By Mert Ozkan and Jonathan Spicer
ANKARA (Reuters) – Turkey’s main opposition group said on Friday it would ask the top court to throw out new media legislation that would jail people for spreading “misinformation”, calling the measures unprecedented censorship.
Parliament adopted the law late on Thursday after it was proposed by President Tayyip Erdogan’s ruling AK Party (AKP), which says it aims to regulate online publications, protect the country and combat disinformation.
The bill had drawn criticism from Turkey’s Western allies and rights groups who said its vague reference to “false or misleading information” can be interpreted differently by courts to punish those critical of the government.
The law’s Article 29 says those who spread false information about Turkey’s security to “create fear and disturb public order” will face a prison sentence of one to three years. The bill still needs to be approved by the president.
“We are talking about a law that is the most oppressive in our history and the law that contains the most censorship,” Burak Erbay, a member of the opposition Republican People’s Party (CHP), said.
He said the party would file an application to the Constitutional Court as soon as the “Law on Amending the Press Law” was published in the Official Gazette.
“We believe the biggest censorship law in history will be reversed by the Constitutional Court and this law will be annulled. It is a regulation that takes us down to the level of underdeveloped societies,” Erbay told Reuters.
The AKP’s nationalist allies MHP joined it in voting to approve the bill, while opposition parties opposed it.
The AKP has dismissed the criticism and says it opposes censorship, adding the law aims to protect everyone from false accusations on social media.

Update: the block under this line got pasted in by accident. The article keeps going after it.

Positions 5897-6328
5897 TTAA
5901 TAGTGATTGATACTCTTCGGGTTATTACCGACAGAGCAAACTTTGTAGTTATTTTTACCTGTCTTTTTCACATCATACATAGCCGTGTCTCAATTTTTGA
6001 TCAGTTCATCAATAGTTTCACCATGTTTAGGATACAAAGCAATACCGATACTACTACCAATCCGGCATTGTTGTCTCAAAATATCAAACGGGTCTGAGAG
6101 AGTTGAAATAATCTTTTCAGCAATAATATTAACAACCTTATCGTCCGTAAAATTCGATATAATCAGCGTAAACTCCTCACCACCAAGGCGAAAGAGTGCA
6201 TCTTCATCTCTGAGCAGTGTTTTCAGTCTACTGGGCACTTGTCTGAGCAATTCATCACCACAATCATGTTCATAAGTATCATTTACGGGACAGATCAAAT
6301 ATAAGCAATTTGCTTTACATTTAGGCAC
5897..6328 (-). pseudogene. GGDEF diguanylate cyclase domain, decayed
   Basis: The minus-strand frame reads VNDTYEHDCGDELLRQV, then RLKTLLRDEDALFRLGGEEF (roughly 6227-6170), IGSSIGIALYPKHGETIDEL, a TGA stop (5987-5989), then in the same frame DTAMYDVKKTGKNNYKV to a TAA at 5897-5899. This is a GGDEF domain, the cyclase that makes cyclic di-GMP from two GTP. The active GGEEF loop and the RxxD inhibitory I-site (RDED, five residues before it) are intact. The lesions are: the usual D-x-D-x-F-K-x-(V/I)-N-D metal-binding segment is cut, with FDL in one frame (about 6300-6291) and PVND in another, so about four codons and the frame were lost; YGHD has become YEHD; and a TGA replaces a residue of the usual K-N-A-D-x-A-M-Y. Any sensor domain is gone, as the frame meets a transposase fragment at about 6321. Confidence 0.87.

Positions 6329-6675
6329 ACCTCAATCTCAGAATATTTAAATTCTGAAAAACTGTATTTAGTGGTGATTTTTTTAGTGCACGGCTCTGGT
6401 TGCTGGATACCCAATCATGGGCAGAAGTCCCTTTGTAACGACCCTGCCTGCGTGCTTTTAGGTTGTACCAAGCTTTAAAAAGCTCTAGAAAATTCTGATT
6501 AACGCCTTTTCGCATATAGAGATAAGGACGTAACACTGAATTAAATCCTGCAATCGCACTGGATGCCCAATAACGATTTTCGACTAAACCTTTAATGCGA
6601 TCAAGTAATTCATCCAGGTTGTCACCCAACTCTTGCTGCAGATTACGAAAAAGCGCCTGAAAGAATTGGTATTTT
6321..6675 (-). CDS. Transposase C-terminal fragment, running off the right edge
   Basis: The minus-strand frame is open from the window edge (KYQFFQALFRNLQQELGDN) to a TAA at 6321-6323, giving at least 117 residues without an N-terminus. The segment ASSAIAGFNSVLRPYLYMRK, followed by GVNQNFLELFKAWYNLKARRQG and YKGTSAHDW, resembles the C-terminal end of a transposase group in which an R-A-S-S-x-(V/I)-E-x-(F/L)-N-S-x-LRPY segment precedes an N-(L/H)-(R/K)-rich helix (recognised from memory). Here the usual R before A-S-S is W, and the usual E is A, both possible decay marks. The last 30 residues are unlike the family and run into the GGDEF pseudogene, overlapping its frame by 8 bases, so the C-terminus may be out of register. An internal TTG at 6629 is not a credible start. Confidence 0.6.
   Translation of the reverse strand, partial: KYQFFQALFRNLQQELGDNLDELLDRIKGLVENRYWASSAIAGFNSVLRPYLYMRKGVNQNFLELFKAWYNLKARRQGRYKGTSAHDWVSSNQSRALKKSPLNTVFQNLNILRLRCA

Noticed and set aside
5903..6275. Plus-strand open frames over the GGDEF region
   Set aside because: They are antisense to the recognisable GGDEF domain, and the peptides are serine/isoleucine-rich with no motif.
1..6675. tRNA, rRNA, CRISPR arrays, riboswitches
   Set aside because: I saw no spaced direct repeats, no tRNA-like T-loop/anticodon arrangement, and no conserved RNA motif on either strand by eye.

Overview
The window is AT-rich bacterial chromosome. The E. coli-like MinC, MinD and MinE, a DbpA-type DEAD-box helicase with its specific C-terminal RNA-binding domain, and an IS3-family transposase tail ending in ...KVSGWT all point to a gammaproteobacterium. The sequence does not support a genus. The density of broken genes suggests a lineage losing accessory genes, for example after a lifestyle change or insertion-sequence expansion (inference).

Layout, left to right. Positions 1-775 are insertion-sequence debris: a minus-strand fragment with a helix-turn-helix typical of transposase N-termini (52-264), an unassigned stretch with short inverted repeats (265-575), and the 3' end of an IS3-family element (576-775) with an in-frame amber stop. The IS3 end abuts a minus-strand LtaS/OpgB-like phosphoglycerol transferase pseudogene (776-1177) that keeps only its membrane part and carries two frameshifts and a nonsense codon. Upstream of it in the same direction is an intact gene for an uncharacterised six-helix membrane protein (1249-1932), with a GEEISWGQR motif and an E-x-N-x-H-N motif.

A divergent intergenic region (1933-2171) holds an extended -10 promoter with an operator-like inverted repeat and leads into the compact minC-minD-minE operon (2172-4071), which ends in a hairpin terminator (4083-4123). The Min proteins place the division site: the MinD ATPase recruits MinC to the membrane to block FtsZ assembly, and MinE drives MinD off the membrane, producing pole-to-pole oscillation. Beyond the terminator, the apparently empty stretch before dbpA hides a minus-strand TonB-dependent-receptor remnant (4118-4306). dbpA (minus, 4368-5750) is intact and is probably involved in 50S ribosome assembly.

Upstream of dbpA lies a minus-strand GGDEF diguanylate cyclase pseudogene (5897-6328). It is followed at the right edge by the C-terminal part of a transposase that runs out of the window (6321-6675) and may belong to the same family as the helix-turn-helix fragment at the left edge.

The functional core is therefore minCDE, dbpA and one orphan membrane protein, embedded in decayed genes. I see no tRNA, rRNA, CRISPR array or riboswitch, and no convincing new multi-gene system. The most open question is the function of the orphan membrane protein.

The pro-government Sabah newspaper said a “safe era” in social media had begun. It said the regulations would improve national safety by allowing the immediate removal of content that would endanger public peace.
Hundreds of journalists have been jailed in a crackdown following a 2016 coup attempt, mainly on terrorism charges. Ankara has defended the measures as a necessary response to the scale of the security threat facing Turkey.
People have also been tried over social media posts including ones that criticise Turkey’s incursions in Syria or are seen as insulting the president, considered a crime in Turkey.
Ozgur Ogret, Turkey representative for the Committee to Protect Journalists, said the new law poses a danger not only for journalists but all citizens and could increase self-censorship ahead of elections set for next year.
“This law will hinder the free flow of information in the election atmosphere,” he said after a press freedom event organised by the International Press Institute in Istanbul.
“Freedom of expression is always important but in an election atmosphere, it is really crucial for everybody to speak their minds and voters to decide on solid information”.
Election polls show Erdogan could lose to an opposition candidate if a presidential election were held today – and that the opposition bloc would win a majority in parliament.
Arda Guzel, a student in Ankara, said the new law aimed to stifle dissenting voices on social media and prevent the opposition from garnering more votes.
“Because people nowadays look at social media more than mainstream media, they can access negative news about the government faster,” he said.
“They passed this law to counter these news stories.”
(Writing by Ali Kucukgocmen; Editing by Andrew Heavens)